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Metalwork

Sheffield is known throughout the world foremost for its association with steel and cutlery: in the 1800s primarily for its pioneer steelmakers and innovation, and more recently for processing and finishing. While Sheffield's worldwide renown as a producer may have been eclipsed during the 1900s, its metalwork trades continued and flourish. Museums Sheffield is custodian of a collection of finished metalwork, awarded Designated Status in 1999 in recognition of its outstanding national and historical significance.

The collection is made up of some 13,000 items including what is probably the most extensive grouping of Sheffield-made cutlery, flatware (forks and spoons) and holloware (eg bowls, teapots, containers) in existence. It represents the light metals trades of Sheffield's long manufacturing and craft history. Most importantly the collections reflect the stories of generations of families who worked in the city and whose labour and skill contributed to its enormous success.

The collection mostly comprises items for domestic use, such as cutlery and tableware. This includes table knives and flatware, and material for the export trade such as Bowie knives in common use during the expansion of the American west. The collection also includes domestic equipment such as razors and scissors as well as material related to the cutlery trades such as horn, pearl and ivory knife handles. In addition it contains comparative items drawn from the cultures of Europe, Africa and Asia and range from flint knives dating from 2500BC to high quality silverware and stainless steel made today.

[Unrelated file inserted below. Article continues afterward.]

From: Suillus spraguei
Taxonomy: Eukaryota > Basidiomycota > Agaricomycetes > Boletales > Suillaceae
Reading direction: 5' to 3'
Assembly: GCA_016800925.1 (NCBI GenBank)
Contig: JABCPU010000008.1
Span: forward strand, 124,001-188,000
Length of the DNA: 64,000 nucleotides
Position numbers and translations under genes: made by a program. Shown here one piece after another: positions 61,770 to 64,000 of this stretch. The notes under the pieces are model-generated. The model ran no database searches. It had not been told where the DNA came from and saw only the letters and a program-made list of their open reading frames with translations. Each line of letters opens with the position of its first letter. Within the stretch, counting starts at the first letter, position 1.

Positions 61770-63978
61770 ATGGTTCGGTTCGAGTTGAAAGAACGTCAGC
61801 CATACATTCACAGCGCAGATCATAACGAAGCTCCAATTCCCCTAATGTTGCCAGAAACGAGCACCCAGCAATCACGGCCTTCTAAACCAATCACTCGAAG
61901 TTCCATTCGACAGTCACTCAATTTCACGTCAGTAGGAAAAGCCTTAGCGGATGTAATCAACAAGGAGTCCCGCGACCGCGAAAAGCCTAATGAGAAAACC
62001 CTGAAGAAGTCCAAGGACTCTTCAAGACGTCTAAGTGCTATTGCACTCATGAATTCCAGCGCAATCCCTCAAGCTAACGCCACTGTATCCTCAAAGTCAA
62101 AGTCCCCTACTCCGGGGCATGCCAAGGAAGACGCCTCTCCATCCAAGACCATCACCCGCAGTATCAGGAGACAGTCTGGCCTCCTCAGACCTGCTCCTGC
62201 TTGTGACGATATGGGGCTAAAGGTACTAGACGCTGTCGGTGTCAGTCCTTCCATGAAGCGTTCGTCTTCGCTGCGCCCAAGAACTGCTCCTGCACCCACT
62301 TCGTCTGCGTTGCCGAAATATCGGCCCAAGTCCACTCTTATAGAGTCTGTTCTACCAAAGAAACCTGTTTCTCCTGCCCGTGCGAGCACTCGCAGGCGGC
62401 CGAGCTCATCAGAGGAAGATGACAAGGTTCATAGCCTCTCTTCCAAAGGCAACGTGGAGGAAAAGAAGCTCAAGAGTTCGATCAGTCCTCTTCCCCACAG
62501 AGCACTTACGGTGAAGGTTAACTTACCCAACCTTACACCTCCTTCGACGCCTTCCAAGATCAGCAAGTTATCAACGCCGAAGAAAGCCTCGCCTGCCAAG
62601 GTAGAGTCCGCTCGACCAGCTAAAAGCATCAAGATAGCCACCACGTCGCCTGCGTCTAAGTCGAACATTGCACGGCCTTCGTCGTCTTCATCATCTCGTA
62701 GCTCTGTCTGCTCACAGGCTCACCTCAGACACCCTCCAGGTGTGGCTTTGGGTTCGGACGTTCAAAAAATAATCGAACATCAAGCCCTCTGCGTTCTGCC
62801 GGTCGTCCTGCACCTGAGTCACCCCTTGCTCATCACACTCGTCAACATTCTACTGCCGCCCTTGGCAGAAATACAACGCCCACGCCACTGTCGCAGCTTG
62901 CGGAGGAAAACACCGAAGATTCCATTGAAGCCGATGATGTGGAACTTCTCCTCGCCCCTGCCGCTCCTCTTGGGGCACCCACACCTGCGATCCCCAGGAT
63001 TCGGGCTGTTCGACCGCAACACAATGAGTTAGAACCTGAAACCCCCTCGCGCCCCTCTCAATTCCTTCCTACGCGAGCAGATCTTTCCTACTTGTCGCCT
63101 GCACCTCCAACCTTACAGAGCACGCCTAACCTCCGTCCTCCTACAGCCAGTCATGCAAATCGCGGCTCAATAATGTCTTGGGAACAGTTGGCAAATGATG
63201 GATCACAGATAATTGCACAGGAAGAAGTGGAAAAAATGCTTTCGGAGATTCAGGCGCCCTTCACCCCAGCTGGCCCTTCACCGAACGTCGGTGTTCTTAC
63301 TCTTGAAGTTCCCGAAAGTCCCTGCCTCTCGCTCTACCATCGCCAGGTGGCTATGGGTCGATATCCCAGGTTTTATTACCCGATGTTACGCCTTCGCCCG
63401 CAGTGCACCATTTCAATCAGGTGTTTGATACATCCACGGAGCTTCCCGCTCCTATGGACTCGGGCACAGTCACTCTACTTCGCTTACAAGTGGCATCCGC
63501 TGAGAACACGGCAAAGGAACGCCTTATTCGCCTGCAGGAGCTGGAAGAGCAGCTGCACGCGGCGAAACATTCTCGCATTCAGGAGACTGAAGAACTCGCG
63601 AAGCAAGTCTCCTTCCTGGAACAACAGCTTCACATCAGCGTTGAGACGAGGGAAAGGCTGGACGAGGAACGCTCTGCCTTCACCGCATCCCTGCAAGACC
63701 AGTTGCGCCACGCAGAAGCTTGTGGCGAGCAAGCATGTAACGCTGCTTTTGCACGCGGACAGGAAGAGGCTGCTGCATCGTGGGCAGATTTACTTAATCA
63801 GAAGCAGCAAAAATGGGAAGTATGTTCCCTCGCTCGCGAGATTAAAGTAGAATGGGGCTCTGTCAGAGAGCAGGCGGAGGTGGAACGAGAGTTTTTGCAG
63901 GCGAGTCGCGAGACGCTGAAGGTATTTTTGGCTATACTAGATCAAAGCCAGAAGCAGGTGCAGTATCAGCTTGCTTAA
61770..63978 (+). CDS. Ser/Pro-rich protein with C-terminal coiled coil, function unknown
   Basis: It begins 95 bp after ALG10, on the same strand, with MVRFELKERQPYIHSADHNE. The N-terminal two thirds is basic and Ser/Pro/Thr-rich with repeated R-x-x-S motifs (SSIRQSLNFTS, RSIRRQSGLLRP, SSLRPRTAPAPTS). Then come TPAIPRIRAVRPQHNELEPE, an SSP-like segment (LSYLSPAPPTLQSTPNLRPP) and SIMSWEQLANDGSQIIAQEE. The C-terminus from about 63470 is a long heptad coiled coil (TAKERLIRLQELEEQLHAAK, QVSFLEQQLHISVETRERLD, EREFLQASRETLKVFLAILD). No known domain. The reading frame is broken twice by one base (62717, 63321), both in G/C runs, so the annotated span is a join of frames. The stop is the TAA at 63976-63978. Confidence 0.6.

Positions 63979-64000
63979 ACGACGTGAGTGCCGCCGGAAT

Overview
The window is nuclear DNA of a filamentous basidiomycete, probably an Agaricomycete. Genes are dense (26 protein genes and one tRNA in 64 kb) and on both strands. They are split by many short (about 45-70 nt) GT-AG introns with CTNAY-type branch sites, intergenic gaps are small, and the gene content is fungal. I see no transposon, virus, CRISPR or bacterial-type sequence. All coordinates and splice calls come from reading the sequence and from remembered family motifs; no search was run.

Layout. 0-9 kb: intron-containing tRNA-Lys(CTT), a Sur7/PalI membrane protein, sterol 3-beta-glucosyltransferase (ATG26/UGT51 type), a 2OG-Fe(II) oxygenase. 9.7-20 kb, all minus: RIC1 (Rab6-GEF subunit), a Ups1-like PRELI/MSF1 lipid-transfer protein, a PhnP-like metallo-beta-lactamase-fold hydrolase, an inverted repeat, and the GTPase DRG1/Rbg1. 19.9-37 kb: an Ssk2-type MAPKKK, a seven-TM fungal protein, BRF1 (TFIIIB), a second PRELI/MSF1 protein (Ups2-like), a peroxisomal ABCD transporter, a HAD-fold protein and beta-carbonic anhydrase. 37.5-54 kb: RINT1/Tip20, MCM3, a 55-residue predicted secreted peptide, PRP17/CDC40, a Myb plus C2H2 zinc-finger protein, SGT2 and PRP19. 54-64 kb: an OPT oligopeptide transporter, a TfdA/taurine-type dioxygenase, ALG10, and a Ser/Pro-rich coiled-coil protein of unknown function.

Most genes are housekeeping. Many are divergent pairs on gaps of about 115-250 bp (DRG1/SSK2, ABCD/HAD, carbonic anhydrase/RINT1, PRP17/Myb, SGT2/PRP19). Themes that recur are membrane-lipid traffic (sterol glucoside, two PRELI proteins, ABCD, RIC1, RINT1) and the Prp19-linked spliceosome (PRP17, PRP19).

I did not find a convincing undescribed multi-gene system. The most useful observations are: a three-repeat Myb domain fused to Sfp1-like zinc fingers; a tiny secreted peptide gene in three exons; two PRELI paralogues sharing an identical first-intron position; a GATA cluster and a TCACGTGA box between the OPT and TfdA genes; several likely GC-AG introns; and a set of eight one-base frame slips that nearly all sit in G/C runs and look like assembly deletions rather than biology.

The collection of holloware is an intrinsic part of the Designated Metalwork Collection. It includes small collections of silver and electroplate, but most importantly two significant collections of Britannia metal and Old Sheffield Plate. These two metals, developed in Sheffield from the mid 1700s, include items made for the home such as teapots, candlesticks, tankards and snuff boxes, manufactured by well known local firms.

Using state-of-the-art fast 3D scanning technologies, our partners at Sheffield Hallam University have captured 3D images of some of the objects shown here. Objects which aren't normally displayed, or are too delicate for handling, can now be experienced virtually from anywhere in the world. This pioneering project celebrates Sheffield's unique place in the world history of metal-making.

You can search the collection online here, or visit the permanent exhibition at the Millennium Gallery - click here for details. Please note that whilst the permanent exhibition frequently rotates items from the Metalwork Collection, it is not possible to display all of the collection at any one time.

The 3D models are subject to a Creative Commons open license. This means they can be downloaded for academic and research purposes, providing copyright is attributed to Museums Sheffield. For commercial enquiries please contact: decorative@museums-sheffield.org.uk

This project was funded under JISC Rapid Digitisation programme.

Show Objects
Name of ObjectAccession NumberCollectionDate Made/FoundSorted AscendingTimes Viewed
The Prodigal Son Feasted on his Return2004.1288 Metalwork around 1790530
John Bull at the Sign, the Case is Altered2004.1290 Metalwork 1802530
Invitation2004.1311 Metalwork 1838530
Knife and forkVirtual2004.380-381 Metalwork around 1685530
Knife and sheathVirtual2004.330-331 Metalwork around 1650530
Design for a Presidential Badge for The Grocers' Federation of England and Wales1991.319 Metalwork 1925530
Spoon2007.756 Metalwork 1811530
Knife and forkVirtual2004.752-753 Metalwork 1877530
Sketchbook: Page 52007.486(5) Metalwork 1890-1910530
Salt cellarL1943.243 Metalwork Around 1788531
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